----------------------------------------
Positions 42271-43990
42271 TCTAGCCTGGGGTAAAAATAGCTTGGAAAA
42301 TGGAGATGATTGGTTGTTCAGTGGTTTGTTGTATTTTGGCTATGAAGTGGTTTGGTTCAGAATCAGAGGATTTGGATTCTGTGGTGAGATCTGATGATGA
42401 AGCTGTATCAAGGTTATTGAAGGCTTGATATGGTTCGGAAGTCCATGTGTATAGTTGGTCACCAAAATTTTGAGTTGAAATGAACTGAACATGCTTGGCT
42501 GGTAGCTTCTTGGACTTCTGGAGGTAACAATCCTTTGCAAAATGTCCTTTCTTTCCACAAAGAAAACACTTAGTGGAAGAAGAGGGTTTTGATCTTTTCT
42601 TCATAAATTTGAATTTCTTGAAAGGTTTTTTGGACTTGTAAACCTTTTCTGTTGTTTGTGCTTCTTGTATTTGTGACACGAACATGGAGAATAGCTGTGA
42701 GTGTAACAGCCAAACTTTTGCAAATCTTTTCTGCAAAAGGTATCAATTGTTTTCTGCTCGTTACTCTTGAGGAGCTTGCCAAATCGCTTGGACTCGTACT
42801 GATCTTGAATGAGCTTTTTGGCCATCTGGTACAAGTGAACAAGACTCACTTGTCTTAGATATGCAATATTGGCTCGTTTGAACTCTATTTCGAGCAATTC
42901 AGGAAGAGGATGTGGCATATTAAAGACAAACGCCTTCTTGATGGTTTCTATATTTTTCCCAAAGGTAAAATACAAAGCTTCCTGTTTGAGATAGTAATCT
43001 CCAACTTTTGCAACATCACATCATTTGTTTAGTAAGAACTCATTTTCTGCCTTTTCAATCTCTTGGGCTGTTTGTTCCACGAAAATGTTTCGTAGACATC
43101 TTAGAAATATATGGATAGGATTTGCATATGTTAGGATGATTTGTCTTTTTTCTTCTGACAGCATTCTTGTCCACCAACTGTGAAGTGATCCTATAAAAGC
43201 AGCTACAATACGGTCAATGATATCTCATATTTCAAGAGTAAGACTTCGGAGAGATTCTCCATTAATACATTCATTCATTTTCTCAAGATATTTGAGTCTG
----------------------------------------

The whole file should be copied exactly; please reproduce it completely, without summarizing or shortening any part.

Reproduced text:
Positions 42271-43990
42271 TCTAGCCTGGGGTAAAAATAGCTTGGAAAA
42301 TGGAGATGATTGGTTGTTCAGTGGTTTGTTGTATTTTGGCTATGAAGTGGTTTGGTTCAGAATCAGAGGATTTGGATTCTGTGGTGAGATCTGATGATGA
42401 AGCTGTATCAAGGTTATTGAAGGCTTGATATGGTTCGGAAGTCCATGTGTATAGTTGGTCACCAAAATTTTGAGTTGAAATGAACTGAACATGCTTGGCT
42501 GGTAGCTTCTTGGACTTCTGGAGGTAACAATCCTTTGCAAAATGTCCTTTCTTTCCACAAAGAAAACACTTAGTGGAAGAAGAGGGTTTTGATCTTTTCT
42601 TCATAAATTTGAATTTCTTGAAAGGTTTTTTGGACTTGTAAACCTTTTCTGTTGTTTGTGCTTCTTGTATTTGTGACACGAACATGGAGAATAGCTGTGA
42701 GTGTAACAGCCAAACTTTTGCAAATCTTTTCTGCAAAAGGTATCAATTGTTTTCTGCTCGTTACTCTTGAGGAGCTTGCCAAATCGCTTGGACTCGTACT
42801 GATCTTGAATGAGCTTTTTGGCCATCTGGTACAAGTGAACAAGACTCACTTGTCTTAGATATGCAATATTGGCTCGTTTGAACTCTATTTCGAGCAATTC
42901 AGGAAGAGGATGTGGCATATTAAAGACAAACGCCTTCTTGATGGTTTCTATATTTTTCCCAAAGGTAAAATACAAAGCTTCCTGTTTGAGATAGTAATCT
43001 CCAACTTTTGCAACATCACATCATTTGTTTAGTAAGAACTCATTTTCTGCCTTTTCAATCTCTTGGGCTGTTTGTTCCACGAAAATGTTTCGTAGACATC
43101 TTAGAAATATATGGATAGGATTTGCATATGTTAGGATGATTTGTCTTTTTTCTTCTGACAGCATTCTTGTCCACCAACTGTGAAGTGATCCTATAAAAGC
43201 AGCTACAATACGGTCAATGATATCTCATATTTCAAGAGTAAGACTTCGGAGAGATTCTCCATTAATACATTCATTCATTTTCTCAAGATATTTGAGTCTG